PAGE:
Thanks to "on demand" we've now seen all nine Academy Award nominees for Best Film. They were all worthwhile with excellent acting, although Ruth and I differed on Fences in terms of our appreciation of the film. We also came to different conclusion about which one was best. She agreed with the Oscar nod for Moonlight, which was powerful. The film which touched me most deeply was Manchester by the Sea. I found it to be a fascinating exploration of the meaning of forgiveness within a community, between individuals, and of oneself. There is a scene where Lee, the central character who has done the "unforgivable," is offered forgiveness and grace from his former partner, who still loves him. He cannot or will not receive this gift and so the opportunity for reconciliation is stillborn. He acts out his self-loathing with destructive drinking and reckless bar fights.
I have a row of books in my study on the subject of forgiveness, and I've led a number of studies on the subject through the years. New titles appear regularly, although I pause in purchasing them so close to retirement. This new book by Martha Nussbaum intrigues me.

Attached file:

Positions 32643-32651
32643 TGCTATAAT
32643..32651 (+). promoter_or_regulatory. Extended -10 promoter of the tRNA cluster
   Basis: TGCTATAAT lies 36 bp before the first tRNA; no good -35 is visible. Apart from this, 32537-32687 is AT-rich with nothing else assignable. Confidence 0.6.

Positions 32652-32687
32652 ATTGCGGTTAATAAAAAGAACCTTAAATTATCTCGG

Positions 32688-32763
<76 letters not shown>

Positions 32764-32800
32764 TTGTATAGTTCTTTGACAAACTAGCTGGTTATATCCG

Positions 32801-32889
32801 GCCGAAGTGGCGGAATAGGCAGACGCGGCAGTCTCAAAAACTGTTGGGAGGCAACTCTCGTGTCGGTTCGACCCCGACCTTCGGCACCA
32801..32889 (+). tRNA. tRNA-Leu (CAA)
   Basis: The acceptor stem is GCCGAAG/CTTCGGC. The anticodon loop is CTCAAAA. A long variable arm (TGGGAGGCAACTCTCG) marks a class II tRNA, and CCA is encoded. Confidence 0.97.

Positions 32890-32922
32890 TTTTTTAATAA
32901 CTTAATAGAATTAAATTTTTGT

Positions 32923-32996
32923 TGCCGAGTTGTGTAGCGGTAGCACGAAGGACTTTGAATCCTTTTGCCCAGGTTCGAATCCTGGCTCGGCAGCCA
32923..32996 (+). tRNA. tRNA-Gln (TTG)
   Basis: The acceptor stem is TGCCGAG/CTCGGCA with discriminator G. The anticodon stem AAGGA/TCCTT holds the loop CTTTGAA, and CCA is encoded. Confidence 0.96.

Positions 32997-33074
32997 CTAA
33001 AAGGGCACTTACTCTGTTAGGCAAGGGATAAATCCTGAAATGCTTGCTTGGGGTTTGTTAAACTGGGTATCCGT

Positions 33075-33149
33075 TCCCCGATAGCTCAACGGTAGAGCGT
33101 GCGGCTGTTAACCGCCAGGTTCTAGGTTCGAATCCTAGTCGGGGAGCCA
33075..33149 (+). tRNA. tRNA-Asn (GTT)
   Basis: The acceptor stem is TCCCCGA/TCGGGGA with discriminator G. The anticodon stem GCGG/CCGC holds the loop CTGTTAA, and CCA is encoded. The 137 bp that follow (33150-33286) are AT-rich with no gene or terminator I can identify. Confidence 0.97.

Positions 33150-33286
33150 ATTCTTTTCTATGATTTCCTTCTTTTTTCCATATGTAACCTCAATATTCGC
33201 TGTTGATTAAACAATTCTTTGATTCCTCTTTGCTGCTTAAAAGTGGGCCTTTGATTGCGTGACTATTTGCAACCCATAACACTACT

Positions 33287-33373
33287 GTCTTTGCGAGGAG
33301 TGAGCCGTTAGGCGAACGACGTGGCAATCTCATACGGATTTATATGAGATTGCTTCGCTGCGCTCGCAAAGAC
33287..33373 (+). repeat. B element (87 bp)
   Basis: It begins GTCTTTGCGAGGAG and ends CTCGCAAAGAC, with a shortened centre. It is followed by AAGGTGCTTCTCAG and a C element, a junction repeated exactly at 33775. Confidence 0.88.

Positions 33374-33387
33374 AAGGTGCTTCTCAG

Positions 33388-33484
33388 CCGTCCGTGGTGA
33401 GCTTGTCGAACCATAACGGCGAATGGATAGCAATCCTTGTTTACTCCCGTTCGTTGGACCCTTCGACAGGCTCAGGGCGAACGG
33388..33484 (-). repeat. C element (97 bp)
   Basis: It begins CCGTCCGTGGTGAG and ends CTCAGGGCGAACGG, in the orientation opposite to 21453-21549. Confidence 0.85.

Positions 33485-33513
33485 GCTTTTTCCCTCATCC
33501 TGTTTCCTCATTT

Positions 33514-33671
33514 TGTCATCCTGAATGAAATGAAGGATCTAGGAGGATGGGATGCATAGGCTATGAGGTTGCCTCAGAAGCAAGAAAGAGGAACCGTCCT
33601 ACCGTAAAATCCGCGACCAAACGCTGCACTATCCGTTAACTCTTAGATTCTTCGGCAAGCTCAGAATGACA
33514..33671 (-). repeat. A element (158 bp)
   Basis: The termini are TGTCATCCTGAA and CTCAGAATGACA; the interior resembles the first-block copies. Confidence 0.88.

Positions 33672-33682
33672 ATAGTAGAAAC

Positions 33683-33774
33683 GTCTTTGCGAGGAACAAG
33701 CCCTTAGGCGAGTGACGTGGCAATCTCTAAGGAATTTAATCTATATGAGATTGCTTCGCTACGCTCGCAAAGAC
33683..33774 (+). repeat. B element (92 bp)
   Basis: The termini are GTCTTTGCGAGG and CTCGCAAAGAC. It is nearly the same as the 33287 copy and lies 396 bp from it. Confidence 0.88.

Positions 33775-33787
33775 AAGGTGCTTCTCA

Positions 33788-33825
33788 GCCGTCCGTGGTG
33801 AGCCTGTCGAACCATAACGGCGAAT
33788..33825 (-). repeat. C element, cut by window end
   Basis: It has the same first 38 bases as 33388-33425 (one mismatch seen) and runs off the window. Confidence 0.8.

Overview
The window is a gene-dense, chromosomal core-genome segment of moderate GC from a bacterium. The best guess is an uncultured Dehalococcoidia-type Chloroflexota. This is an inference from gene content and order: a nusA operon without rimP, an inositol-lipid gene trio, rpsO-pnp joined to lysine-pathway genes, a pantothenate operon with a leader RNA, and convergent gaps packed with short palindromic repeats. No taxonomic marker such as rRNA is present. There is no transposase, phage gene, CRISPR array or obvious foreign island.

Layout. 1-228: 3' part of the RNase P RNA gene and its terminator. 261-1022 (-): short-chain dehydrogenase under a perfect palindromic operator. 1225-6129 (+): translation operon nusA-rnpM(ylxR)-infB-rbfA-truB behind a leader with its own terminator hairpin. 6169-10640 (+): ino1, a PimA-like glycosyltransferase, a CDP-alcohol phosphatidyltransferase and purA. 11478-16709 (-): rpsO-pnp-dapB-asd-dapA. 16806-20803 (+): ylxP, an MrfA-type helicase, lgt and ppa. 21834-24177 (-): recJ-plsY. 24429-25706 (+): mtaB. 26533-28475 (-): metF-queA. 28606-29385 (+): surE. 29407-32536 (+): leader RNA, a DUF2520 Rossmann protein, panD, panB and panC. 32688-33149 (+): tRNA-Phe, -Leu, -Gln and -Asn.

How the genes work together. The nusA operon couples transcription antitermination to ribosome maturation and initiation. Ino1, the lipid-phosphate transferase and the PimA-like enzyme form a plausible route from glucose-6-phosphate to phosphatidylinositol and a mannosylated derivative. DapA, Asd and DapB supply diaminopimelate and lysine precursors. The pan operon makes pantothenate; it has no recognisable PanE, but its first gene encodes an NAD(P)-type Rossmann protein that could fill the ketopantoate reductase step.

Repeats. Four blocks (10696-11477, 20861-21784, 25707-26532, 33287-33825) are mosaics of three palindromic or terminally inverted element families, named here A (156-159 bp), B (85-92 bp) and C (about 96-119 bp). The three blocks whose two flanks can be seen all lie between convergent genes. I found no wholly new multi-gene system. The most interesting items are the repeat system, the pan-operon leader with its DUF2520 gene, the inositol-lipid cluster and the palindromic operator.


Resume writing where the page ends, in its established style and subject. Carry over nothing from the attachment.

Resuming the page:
I've had many conversations with those who wrestle with whether forgiveness is possible. They speak about anger and forgiveness for the living and dead. A fair number have been about self-forgiveness, and there are no easy paths.
What I do know is that forgiveness is at the heart of the gospel, and the story of the crucifixion we will repeat a few weeks from now on Good Friday. Jesus spoke about forgiveness with his disciples and uttered the words, "Father, forgive them" from the cross.